“Archive” is understood to cover a range of objects, from a museum’s collection to a personal photograph album, from a repository of a writer’s papers in a library to an artist’s installation of found objects. Regardless of its content, the archive works to contain, organize, represent, render intelligible, and produce narratives. The archive has often worked to legitimate the rule of those in power and to produce a historical narrative that presents class structure and power relations as both common-sense and inevitable. This function of the archive as a machine that produces History-telling us what is significant, valued, and worth preserving, and what isn’t-is enabled through an understanding of the archive as neutral and objective (and too banal and boring to be political!). The archive has long occupied a privileged space in affirmative culture, and as a result, the archive has been revered from afar and aestheticized, but not understood as a potential object of critical practice.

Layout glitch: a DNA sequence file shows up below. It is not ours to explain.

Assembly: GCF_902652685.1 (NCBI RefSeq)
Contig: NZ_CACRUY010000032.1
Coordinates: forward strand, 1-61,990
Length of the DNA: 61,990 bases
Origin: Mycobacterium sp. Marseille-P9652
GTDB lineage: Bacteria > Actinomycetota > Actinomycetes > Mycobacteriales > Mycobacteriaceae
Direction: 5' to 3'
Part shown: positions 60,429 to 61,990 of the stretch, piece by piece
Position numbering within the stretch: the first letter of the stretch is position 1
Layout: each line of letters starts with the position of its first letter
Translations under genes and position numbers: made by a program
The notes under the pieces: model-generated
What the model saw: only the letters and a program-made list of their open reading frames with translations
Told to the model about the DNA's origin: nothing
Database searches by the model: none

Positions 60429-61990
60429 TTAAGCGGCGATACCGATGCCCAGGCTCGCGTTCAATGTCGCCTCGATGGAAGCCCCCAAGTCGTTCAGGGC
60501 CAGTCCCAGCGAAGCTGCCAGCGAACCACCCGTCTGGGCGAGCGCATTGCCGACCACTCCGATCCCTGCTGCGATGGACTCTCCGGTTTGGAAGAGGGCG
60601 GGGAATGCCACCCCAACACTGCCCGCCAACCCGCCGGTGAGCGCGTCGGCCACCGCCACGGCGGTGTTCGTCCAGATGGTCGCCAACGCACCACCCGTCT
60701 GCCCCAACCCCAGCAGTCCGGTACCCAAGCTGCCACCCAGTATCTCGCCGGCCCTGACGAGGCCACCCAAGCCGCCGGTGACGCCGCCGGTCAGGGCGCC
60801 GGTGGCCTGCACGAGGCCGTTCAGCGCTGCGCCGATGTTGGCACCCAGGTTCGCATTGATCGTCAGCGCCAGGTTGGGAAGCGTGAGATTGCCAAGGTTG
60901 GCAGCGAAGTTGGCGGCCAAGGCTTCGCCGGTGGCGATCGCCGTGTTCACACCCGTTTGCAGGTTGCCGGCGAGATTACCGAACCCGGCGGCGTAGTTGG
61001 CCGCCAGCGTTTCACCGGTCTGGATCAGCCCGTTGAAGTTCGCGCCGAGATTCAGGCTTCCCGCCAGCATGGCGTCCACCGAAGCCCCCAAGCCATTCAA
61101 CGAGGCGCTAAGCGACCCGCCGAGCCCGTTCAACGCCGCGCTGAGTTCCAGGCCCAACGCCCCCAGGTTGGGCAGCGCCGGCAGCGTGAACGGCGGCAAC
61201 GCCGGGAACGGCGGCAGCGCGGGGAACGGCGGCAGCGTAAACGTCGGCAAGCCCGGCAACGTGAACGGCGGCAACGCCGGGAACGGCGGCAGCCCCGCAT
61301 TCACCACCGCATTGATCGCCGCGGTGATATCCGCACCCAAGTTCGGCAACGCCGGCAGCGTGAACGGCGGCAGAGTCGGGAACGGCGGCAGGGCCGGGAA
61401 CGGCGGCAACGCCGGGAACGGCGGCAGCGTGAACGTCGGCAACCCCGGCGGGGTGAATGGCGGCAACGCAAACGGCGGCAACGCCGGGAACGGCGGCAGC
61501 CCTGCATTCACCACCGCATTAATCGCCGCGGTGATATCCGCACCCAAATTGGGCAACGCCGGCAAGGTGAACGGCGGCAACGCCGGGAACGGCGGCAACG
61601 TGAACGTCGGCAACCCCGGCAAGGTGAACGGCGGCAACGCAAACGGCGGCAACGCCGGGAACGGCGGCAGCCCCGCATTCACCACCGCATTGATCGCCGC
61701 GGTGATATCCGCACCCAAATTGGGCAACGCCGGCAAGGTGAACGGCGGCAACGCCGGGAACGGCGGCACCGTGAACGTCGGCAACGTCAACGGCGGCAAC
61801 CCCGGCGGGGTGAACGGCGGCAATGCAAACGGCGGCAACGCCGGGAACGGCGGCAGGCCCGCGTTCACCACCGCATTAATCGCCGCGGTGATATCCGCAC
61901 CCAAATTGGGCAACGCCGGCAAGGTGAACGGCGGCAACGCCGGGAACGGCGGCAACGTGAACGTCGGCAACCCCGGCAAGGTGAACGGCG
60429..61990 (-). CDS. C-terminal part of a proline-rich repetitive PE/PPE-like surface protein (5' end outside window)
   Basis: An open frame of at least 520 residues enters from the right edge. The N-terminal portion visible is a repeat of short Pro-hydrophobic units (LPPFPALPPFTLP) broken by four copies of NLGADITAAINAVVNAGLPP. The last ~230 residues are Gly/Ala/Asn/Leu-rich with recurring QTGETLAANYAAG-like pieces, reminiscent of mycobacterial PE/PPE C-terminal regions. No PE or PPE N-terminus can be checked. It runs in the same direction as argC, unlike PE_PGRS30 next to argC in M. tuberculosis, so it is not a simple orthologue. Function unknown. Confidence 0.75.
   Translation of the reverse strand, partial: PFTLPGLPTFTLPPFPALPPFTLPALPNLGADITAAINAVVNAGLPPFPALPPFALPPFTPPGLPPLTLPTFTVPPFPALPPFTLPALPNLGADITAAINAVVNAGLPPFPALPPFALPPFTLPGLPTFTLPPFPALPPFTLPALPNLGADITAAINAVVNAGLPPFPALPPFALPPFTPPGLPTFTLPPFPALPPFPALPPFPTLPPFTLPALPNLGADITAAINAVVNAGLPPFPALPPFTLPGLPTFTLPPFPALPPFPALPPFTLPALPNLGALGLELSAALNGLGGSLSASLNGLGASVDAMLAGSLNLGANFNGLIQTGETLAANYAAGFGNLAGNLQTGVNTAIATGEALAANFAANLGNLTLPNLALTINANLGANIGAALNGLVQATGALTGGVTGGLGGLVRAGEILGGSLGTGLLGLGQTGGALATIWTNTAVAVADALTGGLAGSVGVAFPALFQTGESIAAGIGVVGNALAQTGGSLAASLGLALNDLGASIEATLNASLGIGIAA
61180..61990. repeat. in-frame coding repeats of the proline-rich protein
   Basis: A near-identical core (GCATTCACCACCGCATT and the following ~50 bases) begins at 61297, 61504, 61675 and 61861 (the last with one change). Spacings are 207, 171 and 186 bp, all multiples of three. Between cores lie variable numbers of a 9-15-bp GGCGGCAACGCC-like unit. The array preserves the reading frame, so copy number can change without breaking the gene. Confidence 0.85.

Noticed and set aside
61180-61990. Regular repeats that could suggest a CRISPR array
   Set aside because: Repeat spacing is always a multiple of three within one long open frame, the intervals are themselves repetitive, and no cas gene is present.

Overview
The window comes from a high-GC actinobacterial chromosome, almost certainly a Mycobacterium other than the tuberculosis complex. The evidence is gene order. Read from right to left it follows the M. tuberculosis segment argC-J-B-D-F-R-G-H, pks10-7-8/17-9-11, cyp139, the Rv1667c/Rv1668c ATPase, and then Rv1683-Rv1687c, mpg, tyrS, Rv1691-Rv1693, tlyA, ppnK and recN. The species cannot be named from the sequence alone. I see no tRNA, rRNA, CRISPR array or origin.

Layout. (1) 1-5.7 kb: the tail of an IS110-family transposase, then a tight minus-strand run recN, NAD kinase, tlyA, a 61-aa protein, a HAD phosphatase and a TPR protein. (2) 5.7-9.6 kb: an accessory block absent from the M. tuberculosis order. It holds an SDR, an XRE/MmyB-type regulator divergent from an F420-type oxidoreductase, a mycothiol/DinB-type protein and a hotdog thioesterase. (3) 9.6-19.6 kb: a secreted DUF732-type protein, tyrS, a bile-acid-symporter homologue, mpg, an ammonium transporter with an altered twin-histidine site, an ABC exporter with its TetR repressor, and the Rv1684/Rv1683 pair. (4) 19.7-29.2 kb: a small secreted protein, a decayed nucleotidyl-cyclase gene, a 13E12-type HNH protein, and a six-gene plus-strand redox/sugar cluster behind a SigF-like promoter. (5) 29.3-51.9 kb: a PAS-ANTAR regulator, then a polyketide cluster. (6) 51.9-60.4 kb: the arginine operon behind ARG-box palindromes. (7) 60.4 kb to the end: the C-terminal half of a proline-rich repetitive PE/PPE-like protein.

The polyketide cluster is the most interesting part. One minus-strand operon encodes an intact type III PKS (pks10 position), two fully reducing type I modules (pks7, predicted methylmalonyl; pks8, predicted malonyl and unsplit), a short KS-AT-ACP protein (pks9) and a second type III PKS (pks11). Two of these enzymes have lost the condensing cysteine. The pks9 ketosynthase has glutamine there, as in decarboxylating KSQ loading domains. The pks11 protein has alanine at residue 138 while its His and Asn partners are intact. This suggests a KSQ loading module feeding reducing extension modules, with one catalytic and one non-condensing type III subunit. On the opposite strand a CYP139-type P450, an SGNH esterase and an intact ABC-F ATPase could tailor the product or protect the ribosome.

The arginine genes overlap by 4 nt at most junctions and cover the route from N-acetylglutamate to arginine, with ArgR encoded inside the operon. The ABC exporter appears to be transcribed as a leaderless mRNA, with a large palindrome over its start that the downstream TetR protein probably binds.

Can a dialogue between archive theory and everyday life theory work to “take revenge” on the archive (Cvetkovich)? If the archive works to produce historical narratives, can we seize the archive and its attendant collective consciousness as a tool for resistance in countering dominant History with resistant narratives? While the archive has worked to preserve a transcendental, “affirmative” form of culture, bringing everyday life theory into conversation with archive theory opens up the possibility of directing critical attention to both the wonders and drudgeries of the everyday. Archiving the everyday-revealing class structures and oppression on the basis of race and gender, rendering working and living conditions under global capitalism visible, audible, and intelligible-redirects us from our busyness and distractedness, and focuses our attention on that which has not been understood to be deserving of archiving. The archive provides the time and space to think through a collection of objects organized around particular set of interests. If the archive could grant us a space in which to examine everyday life, rather than sweeping it under the carpet as a trivial banality, we could begin to understand our conditions and develop the desire to change them.